Last year, Sébastien de Royer spent six weeks in two Dayak communities in West Kalimantan researching his MSc thesis. Based on this research, he concludes that “secure tenure is a key underlying issue for REDD in order to limit risk for local communities”.
Royer’s thesis was carried out as part of the International Development Studies programme at Wageningen University in the Netherlands. It can be downloaded here (pdf file 2.0 MB) He worked in the villages of Pulau Menak and Menua Sadap in the district of Kapuas Hulu. The district is in the north part of West Kalimantan and borders the Malaysian province of Sarawak. The two villages are in the buffer zone of Betung Kerihun National Park, a “recognized hot-spot of biodiversity”, writes Royer.
The MSc covers a lot of ground – including a useful section on the status of community land rights in the various forest laws in Indonesia. There is also a fascinating section on benefit sharing and REDD. This post, however, focusses on Royer’s research at the village level and on villagers’ attitudes about REDD.
Royer describes the German government-funded GIZ-FORCLIME (Forest and Climate Change) Programme that aims to support “Indonesia’s efforts to reduce greenhouse gas emissions from the forestry sector, to conserve forest biodiversity within the regional Heart of Borneo Initiative and to implement sustainable forest management for the benefit of the people”[*]. Royer gained “sponsorship through FORCLIME”, for his research. He notes that because the FORCLIME project only recently started, “they only have little knowledge about field realities”.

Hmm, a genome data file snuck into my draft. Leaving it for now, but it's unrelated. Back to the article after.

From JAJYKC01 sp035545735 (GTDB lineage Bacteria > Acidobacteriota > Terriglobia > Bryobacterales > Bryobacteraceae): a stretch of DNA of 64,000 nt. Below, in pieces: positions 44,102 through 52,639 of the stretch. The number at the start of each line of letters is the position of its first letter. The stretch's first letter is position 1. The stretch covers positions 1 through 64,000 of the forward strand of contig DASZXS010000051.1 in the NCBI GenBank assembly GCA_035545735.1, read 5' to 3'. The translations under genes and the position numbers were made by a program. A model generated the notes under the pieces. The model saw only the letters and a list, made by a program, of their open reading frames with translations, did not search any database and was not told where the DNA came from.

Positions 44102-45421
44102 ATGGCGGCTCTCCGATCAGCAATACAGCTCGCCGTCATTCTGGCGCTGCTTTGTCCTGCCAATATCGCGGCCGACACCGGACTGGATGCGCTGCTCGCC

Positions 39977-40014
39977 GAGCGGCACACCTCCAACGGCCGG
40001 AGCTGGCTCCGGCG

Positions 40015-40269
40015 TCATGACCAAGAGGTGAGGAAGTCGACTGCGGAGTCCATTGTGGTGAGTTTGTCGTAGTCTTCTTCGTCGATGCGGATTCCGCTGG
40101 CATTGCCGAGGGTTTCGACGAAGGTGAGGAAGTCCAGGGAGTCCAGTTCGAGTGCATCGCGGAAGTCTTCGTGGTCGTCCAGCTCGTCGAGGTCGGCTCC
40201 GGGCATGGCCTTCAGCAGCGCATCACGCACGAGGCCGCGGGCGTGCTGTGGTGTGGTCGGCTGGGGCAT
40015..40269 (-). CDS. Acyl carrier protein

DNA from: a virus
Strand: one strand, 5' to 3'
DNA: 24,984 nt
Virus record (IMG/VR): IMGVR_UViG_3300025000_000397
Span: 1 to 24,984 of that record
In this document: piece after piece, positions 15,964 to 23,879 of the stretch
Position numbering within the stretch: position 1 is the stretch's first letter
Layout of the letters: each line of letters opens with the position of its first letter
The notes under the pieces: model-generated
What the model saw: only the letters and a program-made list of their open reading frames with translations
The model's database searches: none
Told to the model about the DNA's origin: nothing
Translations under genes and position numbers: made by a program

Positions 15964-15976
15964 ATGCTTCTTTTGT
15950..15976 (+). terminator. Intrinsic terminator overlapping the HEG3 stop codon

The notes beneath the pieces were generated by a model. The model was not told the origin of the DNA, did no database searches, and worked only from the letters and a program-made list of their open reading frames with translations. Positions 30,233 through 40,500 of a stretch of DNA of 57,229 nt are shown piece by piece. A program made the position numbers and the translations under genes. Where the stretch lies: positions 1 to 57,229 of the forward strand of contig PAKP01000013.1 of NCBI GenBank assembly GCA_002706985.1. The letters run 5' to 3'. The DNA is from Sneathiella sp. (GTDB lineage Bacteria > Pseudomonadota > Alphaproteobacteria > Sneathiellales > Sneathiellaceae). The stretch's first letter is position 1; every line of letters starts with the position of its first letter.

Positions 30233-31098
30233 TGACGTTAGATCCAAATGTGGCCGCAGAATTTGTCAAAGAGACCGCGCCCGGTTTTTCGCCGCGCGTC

Royer describes two types of REDD involvement. First, Flora and Fauna International is developing a REDD pilot project in Kapuas Hulu with the backing of Macquarie Bank in Australia. Second is the German-Indonesia government partnership. GIZ and FFI are “working close together”, holding workshops, for example and the German Development Service (Deutscher Entwicklungsdienst – now part of GIZ) has worked in the area since 2009 and has carried out participatory mapping exercises to delineate village borders and forest boundaries.
Royer’s description of FFI’s activities at the village level is interesting:
FFI have facilitators in villages and use them to spread information about the topic. So far they do not address sensitive topics such as benefit sharing mechanisms, but rather try to get people familiar with carbon and climate change issues using pictures and participative techniques.
One of the reasons for this is that discussion of carbon credit payments “could generate new hopes too fast and as a result exacerbate internal conflicts”, Royer explains. Meanwhile, the district forestry service is not yet playing a relevant role in passing information on to local communities, notes Royer.
Royer describes how villagers were confused about who he was when he arrived in the villages. He writes about “all kinds of interpretations from being a missionary, a tourist or even a trader. But the most problematic interpretation was to be perceived as somebody engaged by the National Park Betung Kerihun.”